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A Brief History of the Tesla Hairpin Circuit / Stout Copper Bars

Nikola Tesla hairpin circuit stout copper bars 1893 lecture

In his autobiography, Nikola Tesla called the Magnifying Transmitter (TMT) his “best invention” 1, but it is also one of his most complex and misunderstood inventions. I decided that the only way to truly understand the TMT, was to retrace all the steps that led up to this invention, and the Hairpin circuit, which is covered in detail in this post, seems to be at the root of it all. This seemingly simple circuit contained more surprises and subtle complexities than I anticipated, so let’s dive in and see what we can learn from the inventor himself!

A journey back in time

Before we discuss how to replicate this unique device, it is important to trace its origin. Tesla first described the Hairpin circuit during his 1891 lecture in New York:

Nikola Tesla hairpin stout copper bars circuit from his 1891 lecture
Figure 1. First mention of Hairpin circuit by Tesla during his 1891 lecture

“In operating devices on the above plan I have observed curious phenomena of impedance which are of interest. For instance if a thick copper bar be bent, as indicated in Fig. [1], and shunted by ordinary incandescent lamps, then, by passing the discharge between the knobs, the lamps may be brought to incandescence although they are short-circuited. When a large induction coil is employed it is easy to obtain nodes on the bar, which are rendered evident by the different degree of brilliancy of the lamps, as shown roughly in Fig. [1]. The nodes are never clearly defined, but they are simply maxima and minima of potentials along the bar. This is probably due to the irregularity of the arc between the knobs.

In general when the above-described plan of conversion from high to low tension is used, the behavior of the disruptive discharge may be closely studied. The nodes may also be investigated by means of an ordinary Cardew voltmeter which should be well insulated. Geissler tubes may also be lighted across the points of the bent bar; in this case, of course, it is better to employ smaller capacities. I have found it practicable to light up in this manner a lamp, and even a Geissler tube, shunted by a short, heavy block of metal, and this result seems at first very curious. In fact, the thicker the copper bar in Fig. [1], the better it is for the success of the experiments, as they appear more striking. When lamps with long slender filaments are used it will be often noted that the filaments are from time to time violently vibrated, the vibration being smallest at the nodal points. This vibration seems to be due to an electrostatic action between the filament and the glass of the bulb.” 2

As you can see from figure 1 and Tesla’s description, this device mainly consists of thick copper bars, hooked up to a high voltage power source, which charges capacitors until they reach a high enough voltage to make them discharge disruptively through a spark gap. Looks like a rather simple circuit, right? Well, there is more to it than meets the eye, and the effects of “nodes on the bar”, hinting at electrical standing waves, and lighting lamps while they’re short circuited, are curious enough results to make this device worth investigating.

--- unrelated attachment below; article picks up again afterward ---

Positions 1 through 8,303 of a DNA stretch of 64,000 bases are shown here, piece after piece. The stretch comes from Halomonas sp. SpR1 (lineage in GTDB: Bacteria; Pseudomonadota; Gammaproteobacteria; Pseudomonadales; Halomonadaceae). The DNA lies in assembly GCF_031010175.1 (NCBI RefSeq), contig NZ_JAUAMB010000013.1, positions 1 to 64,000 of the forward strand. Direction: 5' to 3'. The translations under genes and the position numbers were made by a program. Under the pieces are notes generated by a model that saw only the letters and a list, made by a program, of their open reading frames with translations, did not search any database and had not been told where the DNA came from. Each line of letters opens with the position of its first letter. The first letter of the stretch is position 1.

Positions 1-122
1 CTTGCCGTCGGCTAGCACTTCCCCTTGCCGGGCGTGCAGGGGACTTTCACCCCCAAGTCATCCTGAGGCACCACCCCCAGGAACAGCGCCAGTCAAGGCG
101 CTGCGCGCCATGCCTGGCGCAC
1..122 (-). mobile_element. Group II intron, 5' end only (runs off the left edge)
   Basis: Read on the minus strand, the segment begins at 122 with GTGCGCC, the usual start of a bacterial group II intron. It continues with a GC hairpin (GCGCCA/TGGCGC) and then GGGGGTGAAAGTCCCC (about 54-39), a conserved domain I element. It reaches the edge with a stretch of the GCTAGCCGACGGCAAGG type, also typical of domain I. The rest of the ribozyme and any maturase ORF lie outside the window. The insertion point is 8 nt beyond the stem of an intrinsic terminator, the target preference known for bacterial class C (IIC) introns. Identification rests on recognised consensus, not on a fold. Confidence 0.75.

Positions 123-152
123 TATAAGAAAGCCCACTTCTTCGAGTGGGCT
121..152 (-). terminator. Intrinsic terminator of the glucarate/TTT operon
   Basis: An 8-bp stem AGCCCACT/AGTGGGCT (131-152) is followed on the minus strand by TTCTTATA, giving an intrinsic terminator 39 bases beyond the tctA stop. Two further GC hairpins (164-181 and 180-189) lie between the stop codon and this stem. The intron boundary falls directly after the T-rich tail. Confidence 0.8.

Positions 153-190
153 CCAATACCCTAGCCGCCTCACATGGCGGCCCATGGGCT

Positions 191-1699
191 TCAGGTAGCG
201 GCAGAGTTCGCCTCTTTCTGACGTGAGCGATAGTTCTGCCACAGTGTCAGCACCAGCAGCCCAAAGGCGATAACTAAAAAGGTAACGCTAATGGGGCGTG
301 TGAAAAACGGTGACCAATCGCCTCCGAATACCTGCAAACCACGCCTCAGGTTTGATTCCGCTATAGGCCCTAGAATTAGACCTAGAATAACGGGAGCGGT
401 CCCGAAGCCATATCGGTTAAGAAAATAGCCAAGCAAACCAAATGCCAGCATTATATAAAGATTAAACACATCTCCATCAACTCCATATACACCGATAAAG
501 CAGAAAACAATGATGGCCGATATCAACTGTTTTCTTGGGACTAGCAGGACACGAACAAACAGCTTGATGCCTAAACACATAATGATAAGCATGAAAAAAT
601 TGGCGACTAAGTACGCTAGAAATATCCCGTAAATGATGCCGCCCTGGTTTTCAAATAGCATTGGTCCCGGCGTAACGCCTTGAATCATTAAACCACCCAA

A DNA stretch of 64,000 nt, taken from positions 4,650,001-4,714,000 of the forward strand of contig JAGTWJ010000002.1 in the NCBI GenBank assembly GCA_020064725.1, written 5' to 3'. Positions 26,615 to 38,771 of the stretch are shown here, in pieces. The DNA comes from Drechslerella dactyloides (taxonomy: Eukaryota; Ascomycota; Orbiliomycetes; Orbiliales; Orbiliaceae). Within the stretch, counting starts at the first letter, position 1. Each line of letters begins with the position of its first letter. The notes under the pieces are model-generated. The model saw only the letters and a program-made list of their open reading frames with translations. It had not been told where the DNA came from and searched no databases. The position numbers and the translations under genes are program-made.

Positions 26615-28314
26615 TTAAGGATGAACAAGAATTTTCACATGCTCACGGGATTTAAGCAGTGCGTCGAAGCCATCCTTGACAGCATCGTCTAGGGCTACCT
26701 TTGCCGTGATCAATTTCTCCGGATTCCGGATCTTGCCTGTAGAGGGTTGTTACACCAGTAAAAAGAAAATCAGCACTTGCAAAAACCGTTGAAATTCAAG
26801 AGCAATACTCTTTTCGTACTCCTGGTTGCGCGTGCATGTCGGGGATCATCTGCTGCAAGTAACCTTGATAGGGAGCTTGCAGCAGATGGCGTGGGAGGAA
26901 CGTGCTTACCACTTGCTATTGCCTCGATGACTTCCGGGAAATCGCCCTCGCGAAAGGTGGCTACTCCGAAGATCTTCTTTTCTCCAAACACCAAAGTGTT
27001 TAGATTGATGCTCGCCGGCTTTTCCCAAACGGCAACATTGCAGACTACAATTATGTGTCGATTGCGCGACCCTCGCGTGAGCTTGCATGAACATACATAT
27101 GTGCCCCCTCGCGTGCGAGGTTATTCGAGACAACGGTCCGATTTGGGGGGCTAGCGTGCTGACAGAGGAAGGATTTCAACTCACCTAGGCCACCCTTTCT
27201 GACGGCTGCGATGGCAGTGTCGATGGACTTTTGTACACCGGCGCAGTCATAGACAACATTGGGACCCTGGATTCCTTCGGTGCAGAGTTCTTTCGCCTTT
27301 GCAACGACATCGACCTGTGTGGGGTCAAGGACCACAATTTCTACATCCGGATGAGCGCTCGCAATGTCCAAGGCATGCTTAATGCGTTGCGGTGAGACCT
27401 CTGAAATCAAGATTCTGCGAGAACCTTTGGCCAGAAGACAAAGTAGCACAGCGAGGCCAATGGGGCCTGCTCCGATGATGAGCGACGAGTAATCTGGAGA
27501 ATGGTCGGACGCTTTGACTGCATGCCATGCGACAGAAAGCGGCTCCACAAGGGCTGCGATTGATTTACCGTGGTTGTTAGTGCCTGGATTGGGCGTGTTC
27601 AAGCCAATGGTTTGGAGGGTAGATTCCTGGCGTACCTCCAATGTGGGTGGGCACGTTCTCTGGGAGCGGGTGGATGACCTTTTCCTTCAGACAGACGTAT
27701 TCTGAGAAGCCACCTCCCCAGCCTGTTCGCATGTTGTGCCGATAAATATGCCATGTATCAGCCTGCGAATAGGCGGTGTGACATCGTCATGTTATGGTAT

Nikola Tesla Chicago World Fair 1893 Hairpin Circuit
Figure 2. A picture taken at the Chicago World Fair of 1893, showing a Hairpin with bulbs connected to it on the right, and “six-pack” Leyden Jar capacitors on the table in the back

The next time Tesla mentioned this circuit was during a lecture two years later in Philadelphia, showing a slightly different setup:

Nikola Tesla hairpin circuit stout copper bars 1893 lecture
Figure 3. Tesla “stout copper bars” circuit from his 1893 lecture

“Referring to Fig. [3]a, B and B1 are very stout copper bars connected at their lower ends to plates C and C1, respectively, of a condenser, the opposite plates of the latter being connected to the terminals of the secondary S of a high-tension transformer, the primary P of which is supplied with alternating currents from an ordinary low-frequency dynamo G or distribution circuit. The condenser discharges through an adjustable gap d d as usual. By establishing a rapid vibration it was found quite easy to perform the following curious experiment. The bars B and B1 were joined at the top by a low-voltage lamp l3 a little lower was placed by means of clamps C C, a 50-volt lamp l2; and still lower another 100-volt lamp l1; and finally, at a certain distance below the latter lamp, an exhausted tube T. By carefully determining the positions of these devices it was found practicable to maintain them all at their proper illuminating power. Yet they were all connected in multiple arc to the two stout copper bars and required widely different pressures. This experiment requires of course some time for adjustment but is quite easily performed.